Coronavirus: Pediatricians urge parents to have COVID-19 talk

VANCOUVER — A pediatrician who has studied COVID-19 vaccine hesitancy among parents in Canada, the United States and Israel is urging those worried about getting their kids vaccinated to speak up. Talk to your healthcare provider because the Omicron variant pushes up cases all the time. high level.

Dr Ran Goldman, professor of paediatrics at the University of British Columbia, said current national immunization rates for children aged 5 to 11 are too low, so parents have questions about safety. of vaccines should ask them to answer. personal connection with your pediatrician, family doctor, nurse or pharmacist.

“If those health care providers listen first and understand what is the basis for the hesitation and exactly what questions parents have, they can address this with their knowledge.” This is the key and the miracle, the green card, for Goldman, who practices in Vancouver, said.

Goldman says previous campaigns involving vaccines for children have shown that conversations with health care providers are meaningful and have helped change hesitant minds. parents.

Data from Health Canada shows that 39% of children between the ages of 5 and 11 received the first dose of the Pfizer-BioNTech vaccine, which was approved by the agency for that age group last November.

“It’s still not enough,” Goldman said. “I know we’re failing our children in immunization rates. It’s not just about the kids getting vaccinated, it’s about protecting everyone in their surroundings, including their fathers. their mothers, grandparents, sick or well, who need to go to work.”

British Columbia matches a national vaccination rate of 39%, as does New Brunswick, while the lowest rates are in Alberta and the Yukon, at 37%, according to government data in those jurisdictions.

In Ontario, nearly 45% of children under 11 years of age received their first dose while the highest vaccination rate, 67%, was in Newfoundland and Labrador.

Adrian Dix, health minister in BC, encourages more parents to get their children vaccinated.

“It will make the kids safe and of course, your family safer too,” he said.

Goldman said parents should be aware that the consequences of an infection far outweigh any possible side effects.

He is the lead author of a study published in the International Journal of Environmental Research and Public Health last October on parents’ willingness to vaccinate their children against the virus. COVID-19.

The study involved a survey pair with a total of 2,800 parents in 12 emergency departments in the United States, Israel, and Canada. Most of the parents, 54%, are from Canada and surveyed in Vancouver, Saskatoon, Edmonton and Calgary.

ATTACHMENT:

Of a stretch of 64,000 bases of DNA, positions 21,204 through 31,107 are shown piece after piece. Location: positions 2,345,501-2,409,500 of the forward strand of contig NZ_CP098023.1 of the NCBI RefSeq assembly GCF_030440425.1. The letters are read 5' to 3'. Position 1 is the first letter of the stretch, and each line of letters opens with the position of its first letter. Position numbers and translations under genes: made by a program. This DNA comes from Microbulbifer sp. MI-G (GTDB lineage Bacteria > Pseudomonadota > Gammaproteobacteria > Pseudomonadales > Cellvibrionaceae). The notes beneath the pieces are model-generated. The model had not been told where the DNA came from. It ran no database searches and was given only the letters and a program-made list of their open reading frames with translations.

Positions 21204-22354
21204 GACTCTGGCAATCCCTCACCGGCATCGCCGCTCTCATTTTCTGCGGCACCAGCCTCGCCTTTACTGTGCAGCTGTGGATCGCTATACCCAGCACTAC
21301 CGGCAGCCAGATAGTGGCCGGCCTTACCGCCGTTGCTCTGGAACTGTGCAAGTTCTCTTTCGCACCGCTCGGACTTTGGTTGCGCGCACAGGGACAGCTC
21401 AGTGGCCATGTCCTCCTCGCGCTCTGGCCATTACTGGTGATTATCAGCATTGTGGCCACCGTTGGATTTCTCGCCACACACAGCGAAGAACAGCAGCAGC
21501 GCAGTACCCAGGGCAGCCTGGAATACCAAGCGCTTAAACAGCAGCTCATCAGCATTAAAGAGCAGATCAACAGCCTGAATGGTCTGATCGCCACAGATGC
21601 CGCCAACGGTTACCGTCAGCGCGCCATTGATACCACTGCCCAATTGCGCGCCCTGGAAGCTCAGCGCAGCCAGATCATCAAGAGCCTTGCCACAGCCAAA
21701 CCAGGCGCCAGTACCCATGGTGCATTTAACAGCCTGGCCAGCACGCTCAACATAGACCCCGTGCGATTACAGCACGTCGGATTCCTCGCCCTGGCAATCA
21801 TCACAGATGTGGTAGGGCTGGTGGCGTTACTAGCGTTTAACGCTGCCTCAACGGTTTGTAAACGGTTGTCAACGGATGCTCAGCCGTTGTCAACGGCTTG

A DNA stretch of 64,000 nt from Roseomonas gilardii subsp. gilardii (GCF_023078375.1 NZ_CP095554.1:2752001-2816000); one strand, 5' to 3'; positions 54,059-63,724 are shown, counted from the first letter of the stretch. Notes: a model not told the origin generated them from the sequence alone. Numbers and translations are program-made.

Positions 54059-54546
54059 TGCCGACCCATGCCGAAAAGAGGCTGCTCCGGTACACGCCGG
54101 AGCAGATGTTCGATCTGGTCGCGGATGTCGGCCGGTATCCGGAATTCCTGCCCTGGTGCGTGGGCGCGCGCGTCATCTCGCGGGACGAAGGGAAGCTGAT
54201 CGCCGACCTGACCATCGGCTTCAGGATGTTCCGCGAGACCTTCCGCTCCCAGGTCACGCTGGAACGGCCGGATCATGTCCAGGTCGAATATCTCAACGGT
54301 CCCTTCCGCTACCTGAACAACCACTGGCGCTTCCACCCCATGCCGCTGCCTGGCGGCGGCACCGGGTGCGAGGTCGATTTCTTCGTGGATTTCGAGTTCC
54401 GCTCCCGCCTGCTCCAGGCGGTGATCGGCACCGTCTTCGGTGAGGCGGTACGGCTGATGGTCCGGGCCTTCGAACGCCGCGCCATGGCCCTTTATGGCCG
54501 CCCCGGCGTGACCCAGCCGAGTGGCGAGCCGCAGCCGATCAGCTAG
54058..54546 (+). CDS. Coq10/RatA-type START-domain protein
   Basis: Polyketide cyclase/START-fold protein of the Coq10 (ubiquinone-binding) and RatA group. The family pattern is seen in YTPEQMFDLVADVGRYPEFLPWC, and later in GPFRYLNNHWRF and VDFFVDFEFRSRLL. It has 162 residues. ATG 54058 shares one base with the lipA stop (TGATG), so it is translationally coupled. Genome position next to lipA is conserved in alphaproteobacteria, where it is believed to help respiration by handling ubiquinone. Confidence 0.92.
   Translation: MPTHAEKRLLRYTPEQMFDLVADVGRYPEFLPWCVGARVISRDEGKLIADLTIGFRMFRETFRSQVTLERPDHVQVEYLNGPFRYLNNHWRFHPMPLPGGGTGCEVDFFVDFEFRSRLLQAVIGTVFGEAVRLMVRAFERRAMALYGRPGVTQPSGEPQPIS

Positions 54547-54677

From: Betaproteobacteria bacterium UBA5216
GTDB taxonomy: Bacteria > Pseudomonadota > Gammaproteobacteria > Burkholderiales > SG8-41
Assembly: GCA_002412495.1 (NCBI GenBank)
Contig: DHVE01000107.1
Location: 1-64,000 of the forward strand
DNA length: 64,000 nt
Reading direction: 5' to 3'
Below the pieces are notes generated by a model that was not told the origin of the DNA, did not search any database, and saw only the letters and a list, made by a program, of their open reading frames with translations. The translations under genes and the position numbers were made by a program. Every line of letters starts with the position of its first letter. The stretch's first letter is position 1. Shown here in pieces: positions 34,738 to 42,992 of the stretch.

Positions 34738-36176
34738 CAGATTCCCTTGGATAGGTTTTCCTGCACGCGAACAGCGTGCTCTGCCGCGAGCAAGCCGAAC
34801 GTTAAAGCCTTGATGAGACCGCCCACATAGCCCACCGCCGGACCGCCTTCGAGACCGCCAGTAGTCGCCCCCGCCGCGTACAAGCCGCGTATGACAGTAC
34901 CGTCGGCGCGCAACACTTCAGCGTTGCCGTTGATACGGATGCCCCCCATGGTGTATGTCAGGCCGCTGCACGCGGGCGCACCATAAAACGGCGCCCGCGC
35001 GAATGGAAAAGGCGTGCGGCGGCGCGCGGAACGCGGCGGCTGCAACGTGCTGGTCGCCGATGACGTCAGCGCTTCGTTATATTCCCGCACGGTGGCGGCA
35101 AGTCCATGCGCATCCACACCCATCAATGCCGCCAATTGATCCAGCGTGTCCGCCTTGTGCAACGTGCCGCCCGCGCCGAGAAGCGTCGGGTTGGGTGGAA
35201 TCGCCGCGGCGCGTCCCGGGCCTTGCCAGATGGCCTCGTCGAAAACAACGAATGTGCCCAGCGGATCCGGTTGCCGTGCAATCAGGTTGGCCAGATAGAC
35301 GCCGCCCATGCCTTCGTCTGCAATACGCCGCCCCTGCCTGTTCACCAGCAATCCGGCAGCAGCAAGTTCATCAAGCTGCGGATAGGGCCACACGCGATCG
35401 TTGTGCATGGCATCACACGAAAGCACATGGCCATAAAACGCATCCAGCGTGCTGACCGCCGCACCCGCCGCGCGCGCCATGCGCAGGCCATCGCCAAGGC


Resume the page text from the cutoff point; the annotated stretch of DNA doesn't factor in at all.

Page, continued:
The first survey conducted during the peak of the pandemic from March to May 2020, found that nearly 65% ​​of parents said they would get their children under 12 vaccinated.

Those results were compared with a second survey from December 2020 to March 2021, after the vaccine for adults was approved.

However, less than 60% of parents said they were ready to have their children vaccinated.

“We were surprised,” Goldman said, adding that some parents believe that getting vaccinated on their own is fine, but too risky for their children.

“We need to work with parents to understand specifically the importance and safety of vaccines for children,” he said.

Michelle McGrath of Langley, BC, said she enrolled her five-year-old son Isaiah for the vaccine shortly after it was approved for use in children.

“This is the most researched part of medicine and has the strictest standards for safety,” she said.

“For those of you who are saying we don’t know the long-term impact of the vaccine, we also don’t know the long-term impact of contracting this virus,” she said.

McGrath said she is also worried about the effect COVID-19 could have on her vulnerable 11-month-old twin boys, who were born 3 months premature and had to be taken to medical appointments frequently, where they may be exposed to the virus.

Goldman says about 90% of children will not become infected after they receive the vaccine, which uses one-third of the dose formulated for older children and adults.

“Being sick and possibly having COVID for a long time is more of a risk than any kind of hypothetical, potential side effect.”

Parents who believe vaccines have been developed too quickly should know that mRNA vaccine technology has been around for nearly 20 years, he said.

“We know this technology works and is actually safer than many other vaccine technologies. The flu vaccine is safe for about 50% of people and the COVID vaccine is effective in about 90% of people. “

This Canadian Press report was first published on January 7, 2022.


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